In a decision which is set to save Midlands' firms thousands of pounds in employment costs, the Court of Appeal has ruled that workers on long term sick leave are no longer entitled to holiday pay.
According to Tim Lang, partner and head of employment at Black Country law firm George Green, the decision removes a major hassle and expense for employers.
He said: "Common sense has finally prevailed as the Court of Appeal has overturned an Employment Appeal Tribunal decision which ruled that workers absent on long term sick leave are entitled to claim four weeks holiday pay.
"This payment was due to workers who had exhausted their entitlement to contractual and statutory sick pay but who requested holiday.
"Before the Employment Appeal Tribunal made its ruling many employers simply kept workers absent on long term sick leave on their books, as they were not costing them any money."
Mr Lang, who is based in George Green's Cradley Heath offices, went on: "However, once the ruling was made, not only did employers have to pay holiday pay, but if they took steps to dismiss any workers on long term sick leave to avoid this ongoing liability they faced potential unfair dismissal and disability discrimination claims if they got things wrong.
"Employers also had to pay out the statutory minimum notice pay. It is likely that as a result of the Court of Appeal decision employers will be more inclined to keep long term sick employees on their books."
According to Mr Lang, the Court of Appeal based its ruling on the definition of the word "leave", as under the Working Time Regulations of 1998, workers are entitled to four weeks' paid annual leave.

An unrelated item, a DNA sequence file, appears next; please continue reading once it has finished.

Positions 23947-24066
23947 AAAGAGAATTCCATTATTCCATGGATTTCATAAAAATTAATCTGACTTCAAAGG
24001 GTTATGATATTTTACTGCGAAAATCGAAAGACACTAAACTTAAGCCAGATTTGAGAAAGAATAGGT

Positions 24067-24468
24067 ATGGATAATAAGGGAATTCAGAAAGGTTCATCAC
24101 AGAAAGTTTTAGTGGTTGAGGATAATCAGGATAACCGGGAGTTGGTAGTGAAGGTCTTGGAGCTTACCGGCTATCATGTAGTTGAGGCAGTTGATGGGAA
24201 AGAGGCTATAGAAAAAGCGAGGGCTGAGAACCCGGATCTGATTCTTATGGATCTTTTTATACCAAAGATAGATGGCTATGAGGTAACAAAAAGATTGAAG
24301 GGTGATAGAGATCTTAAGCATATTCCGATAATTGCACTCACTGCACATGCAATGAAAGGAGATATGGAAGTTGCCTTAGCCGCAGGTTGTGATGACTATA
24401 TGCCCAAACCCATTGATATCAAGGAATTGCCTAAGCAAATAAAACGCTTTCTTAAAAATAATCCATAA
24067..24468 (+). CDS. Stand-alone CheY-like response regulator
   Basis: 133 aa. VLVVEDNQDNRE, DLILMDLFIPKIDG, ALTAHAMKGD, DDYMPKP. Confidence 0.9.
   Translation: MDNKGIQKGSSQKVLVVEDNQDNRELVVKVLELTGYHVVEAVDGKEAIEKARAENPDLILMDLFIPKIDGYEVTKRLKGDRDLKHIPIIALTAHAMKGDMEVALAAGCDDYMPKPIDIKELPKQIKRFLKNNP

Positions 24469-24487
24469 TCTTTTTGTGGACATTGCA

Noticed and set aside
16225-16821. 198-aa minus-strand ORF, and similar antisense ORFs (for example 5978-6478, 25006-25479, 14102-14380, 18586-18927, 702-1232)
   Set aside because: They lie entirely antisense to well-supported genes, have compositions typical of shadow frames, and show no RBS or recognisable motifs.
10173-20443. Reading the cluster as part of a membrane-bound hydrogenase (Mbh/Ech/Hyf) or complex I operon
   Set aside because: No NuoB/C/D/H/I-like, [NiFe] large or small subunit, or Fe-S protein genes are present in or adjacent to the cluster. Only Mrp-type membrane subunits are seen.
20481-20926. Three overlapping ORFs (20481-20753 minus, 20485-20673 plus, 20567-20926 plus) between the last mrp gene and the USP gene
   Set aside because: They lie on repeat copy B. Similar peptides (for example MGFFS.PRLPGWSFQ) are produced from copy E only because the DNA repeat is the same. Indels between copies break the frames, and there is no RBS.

"The Court ruled that it would be contrary to all ordinary usage of the word, for a worker who is off work for a year or more as a result of serious illness to say that during some arbitrarily chosen part of that period he is taking 'leave'.
According to Mr Lang, sick leave is an on-going problem.
" Government statistics show that the number of inactive, long-term sick people of working age has fluctuated between 2.1 and 2.2 million since the late 1990s.
"However, in any one quarter around 200,000 people are absent on temporary sick leave. It is important that employers manage absence for sickness properly to ensure that short term, nonattendance at work does not translate into longer periods.
"While this Court of Appeal ruling will go some way to restoring employers' sense of fairness in Government employment regulations, it is vital that they also actively manage their own workforce.
"Every company should have an absence policy and it must spell out employees' rights and obligations when taking time off from work due to sickness."